By physical act with intent to revoke
By implication - 2 wills & no express revocation – read them together – 2nd will treated as codicil – revokes 1st to extent of inconsistencies BUT 2 wills wholly inconsistent – 1st will revoked by implication
By proxy – (1) at T’s request, (2) done in T’s presence, (3) W’ed by 2 people (other than actor)
By presumption - when will last seen in T’s control & cannot be found or is found mutilated (can be rebutted)

 

éNO partial revocation by physical act – anything written or crossed out on will after execution is “nugatory” – must execute as new will or codicil

 

34

Will Revocation

What must person prove to overcome presumption of revocation?

Due execution and

 

Must establish will was not revoked by:

(1) overcoming the presumption of revocation that arises from the will’s non production; or
(2) prove the revocation should be disregarded because of DRR.

 

All provisions of Will must be clearly & distinctly proved by each of at least 2 credible Ws or by a copy or draft of the Will proved to be true & complete.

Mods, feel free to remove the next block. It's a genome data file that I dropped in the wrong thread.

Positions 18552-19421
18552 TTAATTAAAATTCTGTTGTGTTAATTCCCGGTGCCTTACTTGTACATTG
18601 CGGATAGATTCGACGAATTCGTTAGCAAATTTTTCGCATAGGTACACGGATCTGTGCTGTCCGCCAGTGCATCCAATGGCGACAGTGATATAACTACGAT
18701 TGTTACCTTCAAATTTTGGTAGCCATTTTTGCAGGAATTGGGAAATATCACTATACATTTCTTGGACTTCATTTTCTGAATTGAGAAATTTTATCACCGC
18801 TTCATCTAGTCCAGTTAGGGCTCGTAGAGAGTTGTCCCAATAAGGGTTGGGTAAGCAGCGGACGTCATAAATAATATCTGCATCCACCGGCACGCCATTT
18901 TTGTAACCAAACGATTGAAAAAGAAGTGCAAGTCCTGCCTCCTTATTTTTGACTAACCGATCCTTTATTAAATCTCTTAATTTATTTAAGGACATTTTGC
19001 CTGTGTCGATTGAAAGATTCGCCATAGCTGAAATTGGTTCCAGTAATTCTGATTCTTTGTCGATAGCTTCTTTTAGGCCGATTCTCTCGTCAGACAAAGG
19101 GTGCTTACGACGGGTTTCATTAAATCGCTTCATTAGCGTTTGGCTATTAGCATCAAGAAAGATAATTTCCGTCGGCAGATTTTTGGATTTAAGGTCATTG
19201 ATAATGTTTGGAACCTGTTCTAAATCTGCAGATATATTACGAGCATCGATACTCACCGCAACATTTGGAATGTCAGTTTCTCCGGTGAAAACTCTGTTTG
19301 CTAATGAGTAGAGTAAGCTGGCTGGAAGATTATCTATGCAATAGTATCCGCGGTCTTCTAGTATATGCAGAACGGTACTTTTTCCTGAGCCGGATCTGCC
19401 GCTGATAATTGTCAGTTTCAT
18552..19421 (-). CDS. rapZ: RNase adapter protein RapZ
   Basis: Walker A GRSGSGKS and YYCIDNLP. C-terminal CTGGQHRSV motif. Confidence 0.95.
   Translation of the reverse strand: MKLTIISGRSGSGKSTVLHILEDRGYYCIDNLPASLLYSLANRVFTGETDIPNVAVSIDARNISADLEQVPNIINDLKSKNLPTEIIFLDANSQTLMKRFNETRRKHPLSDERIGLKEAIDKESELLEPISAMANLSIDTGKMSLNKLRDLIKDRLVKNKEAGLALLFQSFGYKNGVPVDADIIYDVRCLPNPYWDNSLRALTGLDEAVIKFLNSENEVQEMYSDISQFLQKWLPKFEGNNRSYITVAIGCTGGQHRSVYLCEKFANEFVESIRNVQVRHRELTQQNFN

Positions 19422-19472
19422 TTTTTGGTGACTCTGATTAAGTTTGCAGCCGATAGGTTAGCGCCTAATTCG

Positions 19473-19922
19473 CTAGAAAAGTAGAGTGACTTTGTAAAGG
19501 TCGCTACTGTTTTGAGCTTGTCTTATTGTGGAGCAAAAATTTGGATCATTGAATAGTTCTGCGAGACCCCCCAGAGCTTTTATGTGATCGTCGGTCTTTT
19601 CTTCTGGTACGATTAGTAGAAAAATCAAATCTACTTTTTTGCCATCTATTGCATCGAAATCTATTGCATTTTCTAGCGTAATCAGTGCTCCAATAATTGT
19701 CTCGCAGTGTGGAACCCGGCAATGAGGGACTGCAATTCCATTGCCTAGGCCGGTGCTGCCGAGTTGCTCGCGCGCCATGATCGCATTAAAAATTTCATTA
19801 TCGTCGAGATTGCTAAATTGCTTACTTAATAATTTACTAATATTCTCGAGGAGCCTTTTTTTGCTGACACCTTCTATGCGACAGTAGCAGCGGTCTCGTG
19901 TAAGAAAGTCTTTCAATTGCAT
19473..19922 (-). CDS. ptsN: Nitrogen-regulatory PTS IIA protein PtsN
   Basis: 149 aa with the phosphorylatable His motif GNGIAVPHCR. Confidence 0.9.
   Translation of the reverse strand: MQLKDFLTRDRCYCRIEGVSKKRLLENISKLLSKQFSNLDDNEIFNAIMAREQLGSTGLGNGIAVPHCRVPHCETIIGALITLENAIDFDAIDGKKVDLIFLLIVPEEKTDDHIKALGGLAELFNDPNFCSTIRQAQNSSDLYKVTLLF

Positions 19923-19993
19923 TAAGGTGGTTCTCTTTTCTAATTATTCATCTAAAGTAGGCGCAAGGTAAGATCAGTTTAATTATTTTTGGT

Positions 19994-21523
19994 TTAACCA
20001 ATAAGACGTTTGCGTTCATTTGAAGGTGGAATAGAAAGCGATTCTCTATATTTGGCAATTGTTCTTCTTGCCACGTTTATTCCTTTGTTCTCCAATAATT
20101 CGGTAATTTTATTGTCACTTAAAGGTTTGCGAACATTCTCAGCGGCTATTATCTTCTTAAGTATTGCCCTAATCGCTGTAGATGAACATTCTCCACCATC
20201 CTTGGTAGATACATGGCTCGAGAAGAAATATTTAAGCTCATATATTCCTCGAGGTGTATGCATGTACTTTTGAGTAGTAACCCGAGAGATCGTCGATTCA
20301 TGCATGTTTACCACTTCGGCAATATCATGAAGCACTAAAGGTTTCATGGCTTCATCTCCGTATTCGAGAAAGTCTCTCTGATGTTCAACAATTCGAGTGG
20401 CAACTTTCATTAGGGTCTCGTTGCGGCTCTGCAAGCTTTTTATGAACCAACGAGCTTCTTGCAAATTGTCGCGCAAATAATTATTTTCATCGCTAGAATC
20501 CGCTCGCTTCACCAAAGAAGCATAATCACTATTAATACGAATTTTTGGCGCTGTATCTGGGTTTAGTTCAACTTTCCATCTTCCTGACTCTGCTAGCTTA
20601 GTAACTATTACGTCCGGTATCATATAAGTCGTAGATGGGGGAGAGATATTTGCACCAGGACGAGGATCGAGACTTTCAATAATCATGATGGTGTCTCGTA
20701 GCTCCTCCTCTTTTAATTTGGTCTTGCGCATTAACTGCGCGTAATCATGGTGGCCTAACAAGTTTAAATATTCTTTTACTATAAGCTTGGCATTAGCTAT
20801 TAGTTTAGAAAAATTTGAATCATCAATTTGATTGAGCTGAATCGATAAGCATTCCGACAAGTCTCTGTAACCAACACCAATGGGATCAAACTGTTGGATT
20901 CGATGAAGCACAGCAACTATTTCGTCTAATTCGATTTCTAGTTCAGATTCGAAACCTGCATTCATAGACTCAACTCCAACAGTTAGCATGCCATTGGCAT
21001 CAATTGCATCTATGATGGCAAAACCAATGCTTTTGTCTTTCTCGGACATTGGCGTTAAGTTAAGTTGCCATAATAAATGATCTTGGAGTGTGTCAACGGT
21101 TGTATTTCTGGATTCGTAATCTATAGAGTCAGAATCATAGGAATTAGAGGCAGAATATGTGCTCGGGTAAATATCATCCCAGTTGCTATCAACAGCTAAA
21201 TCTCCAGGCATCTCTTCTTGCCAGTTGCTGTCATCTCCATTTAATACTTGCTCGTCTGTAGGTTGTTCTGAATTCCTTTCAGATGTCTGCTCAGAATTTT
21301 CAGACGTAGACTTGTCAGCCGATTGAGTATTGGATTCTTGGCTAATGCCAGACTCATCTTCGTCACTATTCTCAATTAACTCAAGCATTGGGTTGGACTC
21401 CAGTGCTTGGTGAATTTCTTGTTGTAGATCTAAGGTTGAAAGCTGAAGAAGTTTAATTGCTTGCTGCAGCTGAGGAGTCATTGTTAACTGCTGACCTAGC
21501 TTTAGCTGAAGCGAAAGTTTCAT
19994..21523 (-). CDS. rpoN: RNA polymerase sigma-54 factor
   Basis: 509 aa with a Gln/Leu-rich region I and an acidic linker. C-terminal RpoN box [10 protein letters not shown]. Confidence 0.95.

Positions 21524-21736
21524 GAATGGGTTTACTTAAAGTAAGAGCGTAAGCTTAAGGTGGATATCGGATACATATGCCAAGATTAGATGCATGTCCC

35

    Will Validity

Holographic & Nuncupative Wills

Holographic will - written entirely in the testator’s handwriting and signed but not witnessed BUT remember if witnessed then valid

 

Nuncupative will – oral will

 

BOTH VOID in NY - except for armed services during declared or undeclared war (expires one year after discharge) & mariners are sea (expires after 3 years)

 

éTIP - New Jersey DOES recognize holographic Wills so if a NY resident executes a Will in New Jersey and dies in NY the Will is valid under the Foreign Wills Act.***